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How To Spot A Payday Loan Collection Scam

payday loan scam

Posted July 3, 2012 4:44pm by attorney Daniel Tam


Even if you have never taken out a payday loan, simply by providing your personal information in an online application on a payday loan website will subject you to this scam. What happens is that your personal information - ALL OF IT - gets sold to third parties who may or may not have malicious intentions to make use of it. That is why these callers can be very convincing. Often the calls start with the caller asking if this is John Doe, DOB xx/xx/xxx and SS# xxx-xx-xxxx. If they have all this personal information, they must be legitimate, right? WRONG!

Many of these third parties are overseas companies from whom you will never recover your money if you pay them.

While there are legitimate debt collectors out there attempting to collect legitimate debts stemming from payday loans, I hope this guide can at least help you weed out potential scammers that want to do nothing more than separate you from your money.

With that in mind here are the tips to spot a potential scam.

The caller threatens you with arrest if you don't pay.

One potential victim recounted that the caller told her a sheriff was ready to come to her house that same evening. Of course, that never happened. This may also be a false and/or misleading representation under the FDCPA. Specifically, 1692e(4) states the following to be a false and/or misleading representation: "The representation or implication that nonpayment of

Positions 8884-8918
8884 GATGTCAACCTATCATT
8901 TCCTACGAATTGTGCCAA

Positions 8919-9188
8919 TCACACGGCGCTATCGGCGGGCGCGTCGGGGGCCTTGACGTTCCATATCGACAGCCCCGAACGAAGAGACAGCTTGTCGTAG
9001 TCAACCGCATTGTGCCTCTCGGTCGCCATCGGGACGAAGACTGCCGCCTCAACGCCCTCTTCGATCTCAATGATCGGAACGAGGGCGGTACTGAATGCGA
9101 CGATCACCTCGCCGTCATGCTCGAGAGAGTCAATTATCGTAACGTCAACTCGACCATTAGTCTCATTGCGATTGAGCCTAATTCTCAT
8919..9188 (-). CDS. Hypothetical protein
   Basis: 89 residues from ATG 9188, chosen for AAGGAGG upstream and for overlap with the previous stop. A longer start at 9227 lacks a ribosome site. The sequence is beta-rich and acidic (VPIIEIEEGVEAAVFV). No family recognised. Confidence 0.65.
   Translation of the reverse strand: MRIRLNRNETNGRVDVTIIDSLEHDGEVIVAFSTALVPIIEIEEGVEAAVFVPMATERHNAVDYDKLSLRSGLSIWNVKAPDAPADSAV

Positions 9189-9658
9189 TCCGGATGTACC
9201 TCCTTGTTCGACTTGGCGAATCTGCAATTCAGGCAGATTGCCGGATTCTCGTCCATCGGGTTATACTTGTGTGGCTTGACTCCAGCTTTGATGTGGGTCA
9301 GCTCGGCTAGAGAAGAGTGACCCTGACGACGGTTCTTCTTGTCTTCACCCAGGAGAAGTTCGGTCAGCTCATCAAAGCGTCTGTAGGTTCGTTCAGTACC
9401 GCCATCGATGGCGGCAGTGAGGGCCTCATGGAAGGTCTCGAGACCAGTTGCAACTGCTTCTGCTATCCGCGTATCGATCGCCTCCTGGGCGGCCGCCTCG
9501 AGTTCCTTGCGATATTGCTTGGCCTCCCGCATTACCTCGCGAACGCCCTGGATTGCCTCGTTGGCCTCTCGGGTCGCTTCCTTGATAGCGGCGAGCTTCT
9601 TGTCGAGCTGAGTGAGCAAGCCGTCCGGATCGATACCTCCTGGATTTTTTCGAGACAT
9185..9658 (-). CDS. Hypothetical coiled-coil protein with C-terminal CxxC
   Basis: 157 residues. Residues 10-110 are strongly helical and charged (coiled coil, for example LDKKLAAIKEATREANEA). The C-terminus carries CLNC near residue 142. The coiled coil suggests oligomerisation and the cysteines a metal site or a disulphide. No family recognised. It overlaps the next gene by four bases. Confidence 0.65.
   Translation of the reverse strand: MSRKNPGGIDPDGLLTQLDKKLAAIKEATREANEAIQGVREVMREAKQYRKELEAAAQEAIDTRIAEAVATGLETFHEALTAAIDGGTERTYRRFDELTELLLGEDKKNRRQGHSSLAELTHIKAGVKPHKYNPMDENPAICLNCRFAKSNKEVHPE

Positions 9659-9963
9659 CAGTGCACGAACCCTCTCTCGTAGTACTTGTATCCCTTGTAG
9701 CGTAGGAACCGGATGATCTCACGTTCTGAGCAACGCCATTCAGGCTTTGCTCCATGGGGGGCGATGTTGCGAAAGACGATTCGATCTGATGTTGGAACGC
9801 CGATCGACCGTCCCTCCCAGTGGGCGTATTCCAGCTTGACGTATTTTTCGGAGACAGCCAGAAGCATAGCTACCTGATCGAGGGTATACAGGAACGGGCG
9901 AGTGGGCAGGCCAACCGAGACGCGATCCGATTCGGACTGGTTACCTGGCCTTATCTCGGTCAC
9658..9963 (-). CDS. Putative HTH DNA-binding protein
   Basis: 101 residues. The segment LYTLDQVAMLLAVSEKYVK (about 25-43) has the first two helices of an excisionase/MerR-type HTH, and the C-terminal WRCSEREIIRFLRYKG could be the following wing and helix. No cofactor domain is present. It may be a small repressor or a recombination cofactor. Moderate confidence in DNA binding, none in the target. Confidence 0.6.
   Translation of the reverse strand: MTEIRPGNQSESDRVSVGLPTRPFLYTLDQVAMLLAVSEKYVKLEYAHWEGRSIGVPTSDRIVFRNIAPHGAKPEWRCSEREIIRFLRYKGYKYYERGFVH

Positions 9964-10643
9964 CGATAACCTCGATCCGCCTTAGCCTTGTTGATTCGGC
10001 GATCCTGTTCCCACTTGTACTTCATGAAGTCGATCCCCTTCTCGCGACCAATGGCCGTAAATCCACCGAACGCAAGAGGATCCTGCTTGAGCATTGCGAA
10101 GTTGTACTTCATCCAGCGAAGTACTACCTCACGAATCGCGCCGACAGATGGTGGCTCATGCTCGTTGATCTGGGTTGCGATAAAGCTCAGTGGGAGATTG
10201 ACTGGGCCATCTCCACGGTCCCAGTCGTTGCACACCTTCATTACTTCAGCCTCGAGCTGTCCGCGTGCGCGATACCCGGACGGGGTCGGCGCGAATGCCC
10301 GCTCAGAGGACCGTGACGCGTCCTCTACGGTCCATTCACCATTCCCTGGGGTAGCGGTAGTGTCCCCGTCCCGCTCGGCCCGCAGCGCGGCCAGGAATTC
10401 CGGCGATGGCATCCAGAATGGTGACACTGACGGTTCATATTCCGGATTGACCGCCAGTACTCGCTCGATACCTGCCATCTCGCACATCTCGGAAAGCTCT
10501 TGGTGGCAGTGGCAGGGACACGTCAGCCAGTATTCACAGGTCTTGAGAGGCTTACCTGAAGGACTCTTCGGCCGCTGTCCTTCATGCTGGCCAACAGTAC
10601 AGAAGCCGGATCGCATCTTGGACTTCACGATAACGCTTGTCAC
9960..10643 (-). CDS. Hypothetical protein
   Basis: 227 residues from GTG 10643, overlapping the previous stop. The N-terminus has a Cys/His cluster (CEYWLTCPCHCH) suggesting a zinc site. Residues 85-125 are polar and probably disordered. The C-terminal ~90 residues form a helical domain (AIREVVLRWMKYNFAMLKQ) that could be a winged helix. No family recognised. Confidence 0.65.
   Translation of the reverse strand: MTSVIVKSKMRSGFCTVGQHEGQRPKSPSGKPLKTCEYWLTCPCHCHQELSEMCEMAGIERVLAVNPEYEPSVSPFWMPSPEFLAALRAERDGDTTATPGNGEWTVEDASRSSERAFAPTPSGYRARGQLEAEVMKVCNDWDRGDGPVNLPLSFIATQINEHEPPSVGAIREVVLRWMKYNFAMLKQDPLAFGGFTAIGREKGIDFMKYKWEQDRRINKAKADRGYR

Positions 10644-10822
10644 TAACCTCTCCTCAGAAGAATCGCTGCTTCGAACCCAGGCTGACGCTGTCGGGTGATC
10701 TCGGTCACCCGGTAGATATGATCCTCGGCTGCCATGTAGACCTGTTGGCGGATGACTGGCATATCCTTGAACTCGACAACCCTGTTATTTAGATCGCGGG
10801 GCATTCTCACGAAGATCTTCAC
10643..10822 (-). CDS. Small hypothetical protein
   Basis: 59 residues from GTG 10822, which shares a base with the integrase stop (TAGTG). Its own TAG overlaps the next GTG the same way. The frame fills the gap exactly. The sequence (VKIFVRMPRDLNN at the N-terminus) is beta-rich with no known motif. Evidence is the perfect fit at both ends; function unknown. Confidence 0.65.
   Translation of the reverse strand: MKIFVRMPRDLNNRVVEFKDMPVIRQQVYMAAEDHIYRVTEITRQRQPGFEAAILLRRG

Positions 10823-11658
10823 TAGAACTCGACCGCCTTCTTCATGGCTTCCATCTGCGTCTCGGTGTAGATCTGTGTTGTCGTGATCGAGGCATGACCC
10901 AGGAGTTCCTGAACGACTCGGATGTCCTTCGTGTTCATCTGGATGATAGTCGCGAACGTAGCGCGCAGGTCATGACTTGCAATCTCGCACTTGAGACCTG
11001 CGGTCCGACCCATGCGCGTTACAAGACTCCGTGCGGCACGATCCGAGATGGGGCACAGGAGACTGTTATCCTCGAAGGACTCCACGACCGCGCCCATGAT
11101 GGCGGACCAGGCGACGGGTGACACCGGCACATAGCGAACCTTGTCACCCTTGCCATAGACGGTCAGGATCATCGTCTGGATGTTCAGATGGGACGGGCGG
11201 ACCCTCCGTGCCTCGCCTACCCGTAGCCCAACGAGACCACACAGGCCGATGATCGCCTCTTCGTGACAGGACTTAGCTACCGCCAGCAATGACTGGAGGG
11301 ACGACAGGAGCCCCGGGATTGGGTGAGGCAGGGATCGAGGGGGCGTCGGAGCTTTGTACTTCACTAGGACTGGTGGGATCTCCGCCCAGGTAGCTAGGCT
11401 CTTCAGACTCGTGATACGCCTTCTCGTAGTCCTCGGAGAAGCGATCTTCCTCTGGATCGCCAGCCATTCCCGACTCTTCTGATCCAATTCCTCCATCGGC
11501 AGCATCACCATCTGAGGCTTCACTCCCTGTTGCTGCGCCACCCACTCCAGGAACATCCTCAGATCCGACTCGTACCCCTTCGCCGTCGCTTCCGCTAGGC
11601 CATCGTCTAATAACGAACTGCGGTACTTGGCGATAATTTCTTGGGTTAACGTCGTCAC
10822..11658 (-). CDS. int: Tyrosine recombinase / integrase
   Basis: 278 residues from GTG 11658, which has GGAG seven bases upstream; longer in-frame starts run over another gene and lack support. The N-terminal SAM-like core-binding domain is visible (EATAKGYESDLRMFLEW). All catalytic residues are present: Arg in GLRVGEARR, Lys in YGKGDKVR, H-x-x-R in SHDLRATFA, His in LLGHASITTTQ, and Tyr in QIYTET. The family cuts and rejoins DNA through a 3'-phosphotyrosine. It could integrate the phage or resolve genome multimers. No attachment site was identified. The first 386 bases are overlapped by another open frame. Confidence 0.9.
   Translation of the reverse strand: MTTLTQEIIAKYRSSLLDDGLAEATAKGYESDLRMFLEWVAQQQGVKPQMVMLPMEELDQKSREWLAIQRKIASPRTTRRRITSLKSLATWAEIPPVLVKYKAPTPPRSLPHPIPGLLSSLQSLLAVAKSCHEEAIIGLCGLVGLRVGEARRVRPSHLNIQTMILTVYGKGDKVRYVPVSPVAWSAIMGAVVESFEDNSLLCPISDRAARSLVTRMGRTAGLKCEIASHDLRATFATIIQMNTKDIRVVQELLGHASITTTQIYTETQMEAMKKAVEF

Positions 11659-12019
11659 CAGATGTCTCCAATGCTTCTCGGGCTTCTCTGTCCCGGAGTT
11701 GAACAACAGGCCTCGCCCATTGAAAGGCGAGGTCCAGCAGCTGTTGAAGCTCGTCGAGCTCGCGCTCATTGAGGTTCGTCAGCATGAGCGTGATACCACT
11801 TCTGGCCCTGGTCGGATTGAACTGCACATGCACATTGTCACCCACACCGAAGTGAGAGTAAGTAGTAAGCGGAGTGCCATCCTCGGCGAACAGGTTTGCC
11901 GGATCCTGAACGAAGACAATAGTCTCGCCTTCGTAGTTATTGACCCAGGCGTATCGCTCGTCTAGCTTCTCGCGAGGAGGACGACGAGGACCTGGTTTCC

any debt will result in the arrest or imprisonment of any person or the seizure, garnishment, attachment, or sale of any property or wages of any person unless such action is lawful and the debt collector or creditor intends to take such action."

The caller fails to identify the name of his collection agency.

There is no legitimate reason for the caller to withhold the name of the collection agency he/she works for. Furthermore, even if he/she does name the collection agency, it may often be a fake name, or nothing more than letters. Ask what the letters in the agency's name stand for. Often you will not get an answer. If the caller does give the name of his collection agency, put the name in google and see what comes up. You will often see reports of others who have been victimized by the same company.

Did the caller state he was attempting to collect a debt?

Often these callers will violate so many provisions of the FDCPA that it becomes clear that you are being scammed. Sections 1692e(11) states the following to be a false and/or misleading representation: "The failure to disclose in the initial written communication with the consumer and, in addition, if the initial communication with the consumer is oral, in that initial oral communication, that the debt collector is attempting to collect a debt and that any information obtained will be used for that purpose, and the failure to disclose in subsequent communications that the communication is from a debt collector."

Category: Payday loans

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